Much has been written of Abraham Lincoln. Books upon books upon books have been published that center on the man and the myths surrounding his life. Just as much has been crafted for televised documentaries. And even more has been penned about the era in which our nation’s sixteenth President led his country. Now courtesy of author Doris Kearns Goodwin, director Steven Spielberg and screen writer Tony Kushner, audiences have been presented with what is one of the most gripping portrayals of President Lincoln and his time in office in the simply titled, Lincoln.
Lincoln was largely met with applause from critics and audiences alike. Though there were those that had their qualms with the near three hour long semi-biopic. Many of the arguments against the story were centered on the fact that the movie in fact focuses on Lincoln and the battles in the halls of the nation’s government. In the story’s defense, audiences should remind themselves that this movie is not about the war on the battlefield. It is about the battles in Congress over the abolition of slavery and bringing a final end to the Civil War. It is a beautifully shot and well acted story. However, those who have mentioned its sometimes long winded nature can be agreed upon. Sometimes, it does get rather wordy. And the story’s slower pacing might turn off some viewers considering that the movie comes in at nearly three hours long. But those that are true history buffs and/or civil war buffs will easily be able to overlook these issues and enjoy it for its positives, which outweigh the negatives.
For the negatives that weigh down Lincoln, its positives outweigh those negatives. The first of the positives in Lincoln is that it doesn’t get lost in itself throughout the course of its run time. The story is meant to focus on President Lincoln and what was the most pivotal moment in his time in office; his waning days in office before his assassination. The new four-disc Blu-ray/DVD combo pack home release of the movie includes the bonus feature, “The Journey to Lincoln” on both formats. This feature is a welcome addition as Spielberg, author Doris Kearns Goodwin—whose book was the inspiration behind this movie—and screen writer Tony Kushner all point out in this feature that the aim was meant to be on what went on in Congress during the final days of the Civil War, rather than on the frontlines. Having this hammered home so gently by all three individuals makes the story more watchable in comparison to the likes of Public Enemies which was also based on a historical non-fiction. That movie was a mere shadow of the far better book. It really was a movie that never should have happened. This movie at least attempts to stay closer to the book on which it is based. It presents less the mythical Lincoln and more the actual man, and what he faced in what would be his final days in office.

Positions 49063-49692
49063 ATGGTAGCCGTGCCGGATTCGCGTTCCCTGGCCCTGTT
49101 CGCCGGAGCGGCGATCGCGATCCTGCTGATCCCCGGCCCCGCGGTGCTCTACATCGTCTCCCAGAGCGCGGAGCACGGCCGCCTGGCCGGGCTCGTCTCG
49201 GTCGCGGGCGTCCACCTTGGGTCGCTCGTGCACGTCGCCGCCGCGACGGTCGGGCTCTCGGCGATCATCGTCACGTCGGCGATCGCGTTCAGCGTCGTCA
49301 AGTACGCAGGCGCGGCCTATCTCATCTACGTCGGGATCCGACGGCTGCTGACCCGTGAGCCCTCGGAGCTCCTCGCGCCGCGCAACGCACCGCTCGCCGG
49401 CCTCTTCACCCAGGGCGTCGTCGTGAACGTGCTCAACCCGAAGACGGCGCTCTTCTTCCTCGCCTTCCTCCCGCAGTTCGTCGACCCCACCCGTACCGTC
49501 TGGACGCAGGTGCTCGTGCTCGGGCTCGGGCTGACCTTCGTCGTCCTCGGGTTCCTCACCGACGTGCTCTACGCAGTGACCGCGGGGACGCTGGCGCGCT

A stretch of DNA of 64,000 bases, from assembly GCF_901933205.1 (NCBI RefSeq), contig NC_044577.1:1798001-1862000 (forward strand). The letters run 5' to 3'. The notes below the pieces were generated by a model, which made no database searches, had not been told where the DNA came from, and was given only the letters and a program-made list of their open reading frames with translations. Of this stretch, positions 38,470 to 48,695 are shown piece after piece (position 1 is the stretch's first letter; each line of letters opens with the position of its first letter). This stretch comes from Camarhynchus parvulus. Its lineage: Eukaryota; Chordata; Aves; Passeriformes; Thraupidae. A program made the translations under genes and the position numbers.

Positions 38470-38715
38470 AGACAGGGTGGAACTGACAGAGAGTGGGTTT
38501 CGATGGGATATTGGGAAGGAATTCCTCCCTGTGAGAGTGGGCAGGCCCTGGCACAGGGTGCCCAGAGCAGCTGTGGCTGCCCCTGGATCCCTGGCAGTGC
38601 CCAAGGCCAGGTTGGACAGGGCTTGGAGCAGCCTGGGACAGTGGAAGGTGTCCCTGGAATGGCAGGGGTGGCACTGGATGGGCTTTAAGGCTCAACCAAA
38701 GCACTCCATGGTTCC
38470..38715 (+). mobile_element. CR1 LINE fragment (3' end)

The story and its primary associated bonus feature make up just one of the positives to the new home release of Lincoln. The acting on the part of the star-studded cast is another positive to Lincoln. Even though there are some portions of the movie that are more drawn out than they perhaps should have been, veterans Daniel Day Lewis (There Will Be Blood), Tommy Lee Jones (Men In Black 1-3), and Sally Field (Mrs. Doubtfire, Smoky and the Bandit), all contribute expertly, making their parts fully believable. Making their performances even more believable are costumes that are spot on. While the movie may not have taken the Oscar for this category, there is no denying how impressive the end result of that work was. Speaking of which, audiences that pick up the new four-disc Blu-ray/DVD combo pack of Lincoln get another bonus in the addition of a feature titled, “Crafting The Past” in the set’s bonus Blu-ray disc. This feature examines not just the costumes, but also the production work and other more fine details of the movie.
The costumes and production of Lincoln are just as important as any other part of the movie that makes it successful. There is at least one more factor to the movie that makes this the impressive work that it is. That factor is the movie’s cinematography. The shooting style us especially powerful in the movie’s closing scenes as the President surveys the result of a battle. And the movie’s final scene (which will not be revealed here for the sake of those who have yet to see the movie), is a prime example of expert cinematography. The transition into that scene and the final pullout are such powerful statements in themselves, and will leave any true history and civil war buff feeling completely satisfied after having made it through the rest of the movie’s emotional journey. After having made that journey and having viewed the extensive bonus features included in the new four-disc Blu-ray/DVD combo pack, those same individuals will agree that Lincoln is in fact one of the best biopics crafted in recent history, albeit only a semi-biopic. It is available now in stores and online.
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